Peloton mocked the Sex and the City remake on Sunday, with a brand new commercial that brought back the character it loved from its original episode.

And Just Like That was a reboot that shocked viewers on Thursday when it killed off Carrie Bradshaw’s husband Mr. Big. When he suffered a heart attack, he was seen riding his Peloton bicycle.

Peloton posted a new advertisement on Instagram on Sunday night. It shows Chris Noth as Mr. Big, sitting on the couch next to a woman who is drinking wine and opening up on the fireplace.

He toasts her to “To new beginnings”, before saying: “You look amazing.”

“I feel fantastic,” Mr. Big declares, before turning to the corner and asking his female passenger: “Do you want another ride?” Because life is too short to not take a ride,

After the couple laughs, Ryan Reynolds voices over and says, “And just like… the world was reminded how regular cycling stimulates heart, lung, and circulation and thus reduces your chance of developing cardiovascular diseases.”

He continued, “Cycling strengthens heart muscles, lowers pulse rate and reduces body fat,” before stating, simply, that “He is alive.”

Peloton released a commercial on Sunday featuring Chris Noth reprising his role as Mr. Big

Peloton has released Sunday’s commercial featuring Chris Noth in the role of Mr. Big.

The character was killed off in the premiere episode of the Sex and the City reboot, And Just Like That, on Thursday

This character was killed in the first episode of the Sex and the City reboot.

Just days following the sudden death of Mr. Big, fans were devastated to see this ad.

And Just Like That’s premiered its first episode on Thursday. The show picks up right where the original three movies left off, featuring Carrie Bradshaw played by Sarah Jessica Parker; Miranda Hobbes; Cynthia Nixon; Charlotte York and Kristin Davis. All are returning.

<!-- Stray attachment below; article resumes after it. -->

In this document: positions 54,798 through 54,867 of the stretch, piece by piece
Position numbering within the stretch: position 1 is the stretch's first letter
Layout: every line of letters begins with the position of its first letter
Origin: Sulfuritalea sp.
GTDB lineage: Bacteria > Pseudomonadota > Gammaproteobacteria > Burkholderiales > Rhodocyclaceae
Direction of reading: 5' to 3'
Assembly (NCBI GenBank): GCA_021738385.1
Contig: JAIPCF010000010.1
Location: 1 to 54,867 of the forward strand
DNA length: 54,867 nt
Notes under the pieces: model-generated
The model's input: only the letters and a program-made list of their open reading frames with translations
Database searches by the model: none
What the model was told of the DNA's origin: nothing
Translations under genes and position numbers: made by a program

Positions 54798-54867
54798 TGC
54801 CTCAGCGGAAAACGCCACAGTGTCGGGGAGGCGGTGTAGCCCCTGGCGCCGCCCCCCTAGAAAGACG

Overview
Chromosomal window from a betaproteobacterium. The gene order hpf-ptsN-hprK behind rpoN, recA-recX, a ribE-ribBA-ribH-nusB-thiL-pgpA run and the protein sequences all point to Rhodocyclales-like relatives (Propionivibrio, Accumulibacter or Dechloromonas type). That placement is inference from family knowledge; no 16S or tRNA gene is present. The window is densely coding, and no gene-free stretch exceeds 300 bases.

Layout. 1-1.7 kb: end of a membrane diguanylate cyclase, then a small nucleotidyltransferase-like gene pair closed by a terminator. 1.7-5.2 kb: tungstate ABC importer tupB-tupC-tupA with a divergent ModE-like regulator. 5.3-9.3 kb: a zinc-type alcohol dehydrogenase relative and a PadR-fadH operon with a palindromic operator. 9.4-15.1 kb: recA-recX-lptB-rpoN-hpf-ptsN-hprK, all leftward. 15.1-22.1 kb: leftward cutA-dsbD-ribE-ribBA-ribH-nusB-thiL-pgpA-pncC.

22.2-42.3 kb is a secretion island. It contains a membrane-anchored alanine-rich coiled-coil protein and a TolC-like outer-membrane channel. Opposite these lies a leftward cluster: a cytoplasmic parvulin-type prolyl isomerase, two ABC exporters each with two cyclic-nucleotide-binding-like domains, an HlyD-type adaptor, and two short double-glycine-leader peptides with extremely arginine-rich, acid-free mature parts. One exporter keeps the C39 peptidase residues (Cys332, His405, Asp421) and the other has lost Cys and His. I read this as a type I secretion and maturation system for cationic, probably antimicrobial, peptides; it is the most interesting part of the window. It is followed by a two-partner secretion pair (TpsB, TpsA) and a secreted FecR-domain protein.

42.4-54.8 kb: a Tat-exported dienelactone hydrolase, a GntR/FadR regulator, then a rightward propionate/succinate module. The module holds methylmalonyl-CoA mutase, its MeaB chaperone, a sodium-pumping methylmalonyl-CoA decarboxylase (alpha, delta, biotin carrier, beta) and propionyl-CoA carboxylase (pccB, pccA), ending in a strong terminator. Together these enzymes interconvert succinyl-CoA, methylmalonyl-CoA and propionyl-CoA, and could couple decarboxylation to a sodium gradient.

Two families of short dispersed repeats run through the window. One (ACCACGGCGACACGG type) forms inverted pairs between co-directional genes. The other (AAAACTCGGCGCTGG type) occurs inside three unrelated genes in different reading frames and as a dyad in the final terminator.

Others fan favourites from the HBO hit show, such as Mr. Big played by Chris Noth were also scheduled to appear.

In the first episode of this series, however, Mr. Big died from a heart attack as he rode his Peloton Bike.

Many viewers felt distraught and took to social media to vent their anger at Carrie’s inability to call an ambulance for her son when he was found on the floor.

‘I’m sorry WHHHHAAATTTTT Mr. Big just dies like that….IN THE FIRST F***** EPISODE!!!!! Another Twitter user commented, “I did not expect that,” ‘Carrie could have called a f***** ambulance WTF!!!!! I am so shocked right now.’

Another said that they were “floored” by his passing, noting how 17 years had passed waiting for the right time to plan their lives together. And Carry don’t call the ambulance? Seriously?’

A third wrote, “This is going to destroy a lot people.”

Peloton shares fell by 11 percent in the immediate aftermath. 

Noth was one of the names set to reprise his role on the reboot, but was told by series developer Michael Patrick King early on that they had planned to kill off his character

Noth had been one of those names that was set to play the role again on the reboot. However, Michael Patrick King told Noth early in the series that they were planning to get rid of his character.

The death scene had featured Mr. Big (played by Chris Noth) on the Peleton talking to his favorite instructor Allegra during his exercise

The final scene featured Mr. Big, played by Chris Noth), on the Peleton discussing his exercises with his instructor Allegra.